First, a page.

Hundredth Day in the English Classes

Yes, today we reached the hundredth day of the school year. At assembly this morning Ms. Sylvia explained to the pupils in the English Classes that this tradition of celebrating the 100th day of school is a little more than forty years old. The tradition began as a way of making the concept of 100 more concrete to entry level pupils. It has developed into a tradition that has gradually crept up through primary school grade levels. From kindergarten pupils to sixth graders, the English Classes at Cygnaeus School celebrated in a myriad of ways. After their Finnish lesson this morning, our first graders quickly made the dazzling 100-eyeglasses shown in the photo collage above.

Together with their fifth grade peer pals, the first graders created a list of one hundred adjectives. With their peer pals, the first graders searched their classroom to find 100 numbered stars that had been hidden. Once no more stars could be found, each first grader arranged the stars that s/he had found in ascending numerical order. The fifth graders checked their work. Then the first grade pupils sorted their numbered stars into even and odd numbered stars. The next challenge was to create a long line of all 100 stars in numerical order.  That was when we discovered that there are still three stars that have not been found!

The last challenge using the numbered stars was to lay them out on a table in rows of tens.  With a little trial and error, this task was mastered, too. The session with the fifth grade peer pals concluded with 100 seconds of silence. During the last lesson of the day Ms. Sylvia read the book, Fluffy’s 100th Day of School by Kate McMullen to the first grade class.

The fourth graders, together with the English Class kindergarten, started their Hundredth Day workshop with a rousing workout to Jack Hartmann’s Let’s Get Fit: Count to 100 Song. Then the pupils practiced estimating numbers of unifix cubes up to one hundred and then actually counting them.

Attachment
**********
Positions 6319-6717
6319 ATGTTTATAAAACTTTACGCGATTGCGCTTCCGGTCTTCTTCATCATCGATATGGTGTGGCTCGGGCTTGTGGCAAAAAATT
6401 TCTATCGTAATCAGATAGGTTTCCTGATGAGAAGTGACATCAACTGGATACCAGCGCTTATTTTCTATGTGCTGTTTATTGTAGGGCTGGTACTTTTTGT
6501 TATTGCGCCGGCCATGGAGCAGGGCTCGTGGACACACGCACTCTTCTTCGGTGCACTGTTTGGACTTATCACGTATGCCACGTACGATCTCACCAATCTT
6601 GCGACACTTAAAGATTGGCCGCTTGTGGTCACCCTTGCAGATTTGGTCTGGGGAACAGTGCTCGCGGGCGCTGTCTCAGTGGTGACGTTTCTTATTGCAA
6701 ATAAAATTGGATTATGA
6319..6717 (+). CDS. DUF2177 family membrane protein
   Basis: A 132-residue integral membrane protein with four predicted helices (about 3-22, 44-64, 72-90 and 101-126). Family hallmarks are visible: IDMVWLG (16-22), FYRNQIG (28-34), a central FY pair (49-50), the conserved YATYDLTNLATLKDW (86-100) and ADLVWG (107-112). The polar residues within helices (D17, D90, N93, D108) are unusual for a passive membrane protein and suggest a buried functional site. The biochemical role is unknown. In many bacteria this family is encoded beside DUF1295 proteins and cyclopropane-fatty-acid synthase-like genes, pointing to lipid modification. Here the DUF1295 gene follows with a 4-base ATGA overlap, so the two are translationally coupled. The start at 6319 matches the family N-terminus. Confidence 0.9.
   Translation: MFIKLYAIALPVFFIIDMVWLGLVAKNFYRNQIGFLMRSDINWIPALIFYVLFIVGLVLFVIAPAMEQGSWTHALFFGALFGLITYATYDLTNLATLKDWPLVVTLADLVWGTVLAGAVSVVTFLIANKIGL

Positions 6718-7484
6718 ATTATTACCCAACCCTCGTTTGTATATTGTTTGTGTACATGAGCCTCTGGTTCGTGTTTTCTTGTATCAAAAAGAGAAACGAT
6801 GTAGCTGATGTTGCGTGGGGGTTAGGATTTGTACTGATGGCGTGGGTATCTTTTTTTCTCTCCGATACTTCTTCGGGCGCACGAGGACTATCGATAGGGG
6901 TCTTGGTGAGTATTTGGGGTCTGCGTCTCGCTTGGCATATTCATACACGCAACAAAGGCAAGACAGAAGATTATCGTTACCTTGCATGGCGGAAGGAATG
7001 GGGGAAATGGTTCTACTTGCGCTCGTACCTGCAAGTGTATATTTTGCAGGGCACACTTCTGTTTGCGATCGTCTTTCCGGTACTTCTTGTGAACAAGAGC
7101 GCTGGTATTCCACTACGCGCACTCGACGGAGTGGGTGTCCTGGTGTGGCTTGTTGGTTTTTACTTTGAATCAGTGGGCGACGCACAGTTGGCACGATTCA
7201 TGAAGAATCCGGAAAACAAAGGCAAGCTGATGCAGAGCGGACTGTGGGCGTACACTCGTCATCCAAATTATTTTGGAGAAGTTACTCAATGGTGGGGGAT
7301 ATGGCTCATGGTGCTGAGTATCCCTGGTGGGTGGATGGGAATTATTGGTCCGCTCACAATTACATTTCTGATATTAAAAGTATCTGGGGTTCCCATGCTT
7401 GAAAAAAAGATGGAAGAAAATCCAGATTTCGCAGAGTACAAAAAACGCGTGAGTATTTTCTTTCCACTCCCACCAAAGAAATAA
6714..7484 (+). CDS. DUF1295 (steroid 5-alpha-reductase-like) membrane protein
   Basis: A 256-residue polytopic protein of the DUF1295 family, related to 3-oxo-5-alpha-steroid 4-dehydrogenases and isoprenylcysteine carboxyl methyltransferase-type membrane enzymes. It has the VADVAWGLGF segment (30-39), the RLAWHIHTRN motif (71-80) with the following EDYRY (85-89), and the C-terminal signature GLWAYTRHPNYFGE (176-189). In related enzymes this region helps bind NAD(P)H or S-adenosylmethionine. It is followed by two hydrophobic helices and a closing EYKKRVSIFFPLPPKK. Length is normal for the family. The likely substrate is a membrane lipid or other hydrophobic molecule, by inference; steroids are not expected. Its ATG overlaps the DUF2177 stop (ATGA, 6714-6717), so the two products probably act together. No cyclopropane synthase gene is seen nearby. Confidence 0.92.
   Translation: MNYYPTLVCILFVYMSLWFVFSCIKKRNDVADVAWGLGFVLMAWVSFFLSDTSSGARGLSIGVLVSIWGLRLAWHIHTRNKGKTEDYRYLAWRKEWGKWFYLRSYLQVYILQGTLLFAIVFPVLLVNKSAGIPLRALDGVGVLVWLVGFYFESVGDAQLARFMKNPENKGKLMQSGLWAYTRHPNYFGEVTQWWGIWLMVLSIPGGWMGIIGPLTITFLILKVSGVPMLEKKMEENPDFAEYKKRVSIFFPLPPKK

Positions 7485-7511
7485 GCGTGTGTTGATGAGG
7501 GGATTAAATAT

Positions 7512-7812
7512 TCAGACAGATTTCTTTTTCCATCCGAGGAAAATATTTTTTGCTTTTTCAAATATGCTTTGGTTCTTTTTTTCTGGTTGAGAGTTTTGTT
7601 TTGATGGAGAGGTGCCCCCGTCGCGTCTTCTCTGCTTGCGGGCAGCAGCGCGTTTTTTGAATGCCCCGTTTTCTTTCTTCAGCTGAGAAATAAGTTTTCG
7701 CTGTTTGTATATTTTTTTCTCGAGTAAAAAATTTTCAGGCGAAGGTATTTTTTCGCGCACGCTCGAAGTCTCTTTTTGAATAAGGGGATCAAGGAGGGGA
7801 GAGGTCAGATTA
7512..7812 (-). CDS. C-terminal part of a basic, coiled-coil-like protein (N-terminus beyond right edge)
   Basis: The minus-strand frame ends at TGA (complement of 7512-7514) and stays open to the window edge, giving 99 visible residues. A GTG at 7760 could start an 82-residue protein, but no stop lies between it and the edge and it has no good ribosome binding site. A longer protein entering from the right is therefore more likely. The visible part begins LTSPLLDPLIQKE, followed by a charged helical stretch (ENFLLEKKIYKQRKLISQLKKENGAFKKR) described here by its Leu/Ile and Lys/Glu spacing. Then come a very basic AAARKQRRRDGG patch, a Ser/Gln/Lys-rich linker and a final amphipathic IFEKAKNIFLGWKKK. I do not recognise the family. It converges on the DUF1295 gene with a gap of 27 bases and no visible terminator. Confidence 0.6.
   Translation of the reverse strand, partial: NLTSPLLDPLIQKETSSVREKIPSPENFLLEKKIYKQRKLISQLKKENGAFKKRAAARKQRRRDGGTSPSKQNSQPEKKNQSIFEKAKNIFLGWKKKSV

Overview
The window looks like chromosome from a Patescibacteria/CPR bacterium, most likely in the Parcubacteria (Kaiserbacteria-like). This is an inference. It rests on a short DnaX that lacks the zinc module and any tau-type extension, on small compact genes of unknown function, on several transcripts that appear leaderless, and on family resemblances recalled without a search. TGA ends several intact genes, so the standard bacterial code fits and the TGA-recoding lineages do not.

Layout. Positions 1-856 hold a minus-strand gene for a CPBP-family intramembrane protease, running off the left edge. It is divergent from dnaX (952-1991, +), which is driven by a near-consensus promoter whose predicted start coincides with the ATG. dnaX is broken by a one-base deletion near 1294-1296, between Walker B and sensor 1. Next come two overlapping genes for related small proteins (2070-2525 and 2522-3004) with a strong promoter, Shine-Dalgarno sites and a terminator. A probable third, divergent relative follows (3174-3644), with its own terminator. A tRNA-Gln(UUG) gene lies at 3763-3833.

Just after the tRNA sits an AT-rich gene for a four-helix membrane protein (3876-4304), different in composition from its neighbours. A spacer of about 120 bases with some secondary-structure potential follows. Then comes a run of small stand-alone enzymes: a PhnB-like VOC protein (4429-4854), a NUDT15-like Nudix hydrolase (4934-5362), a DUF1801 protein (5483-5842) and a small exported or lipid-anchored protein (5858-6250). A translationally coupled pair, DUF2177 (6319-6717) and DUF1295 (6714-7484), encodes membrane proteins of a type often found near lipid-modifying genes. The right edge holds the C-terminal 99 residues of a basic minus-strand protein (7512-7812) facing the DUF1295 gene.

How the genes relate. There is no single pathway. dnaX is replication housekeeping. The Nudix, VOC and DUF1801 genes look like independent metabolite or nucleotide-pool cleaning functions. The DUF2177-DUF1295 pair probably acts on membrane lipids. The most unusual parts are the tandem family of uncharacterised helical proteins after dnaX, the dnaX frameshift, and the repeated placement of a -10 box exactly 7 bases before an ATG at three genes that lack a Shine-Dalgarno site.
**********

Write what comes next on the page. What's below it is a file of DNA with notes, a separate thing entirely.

Other activities included filling in the missing numbers on a hundred chart and drawing pictures of how they imagine they will look one hundred years into the future.

The second and third grade classes, along with some sixth graders, had 100th day booklets that offered lots of fun activities. These included estimating how many dice rolls it would take to reach a total of 100, estimating how many times someone’s name could be written in 100 seconds, doing fitness activities for 100 seconds and lots, lots more.

Finally some sixth graders were challenged with the task of writing poems celebrating the 100th day of school by using exactly 100 words under the guidance of Ms. Sandra. Incidentally, while thinking about what to write, a realization was made that our sixth graders have passed their 1000th day of school. The Finnish school system has 190 school days in a year. That means that the thousandth day in total for sixth graders occurred just before the autumn break. The Hundredth Day poems will appear in this blog within the next couple of days.


Sharks and Coconuts in P.E.

Last week the ice skating rink in our schoolyard still was not ready for use, so p.e. classes were held indoors. English Class first and second graders played the time-honoured game that is so beloved by English Class pupils, Sharks and Coconuts.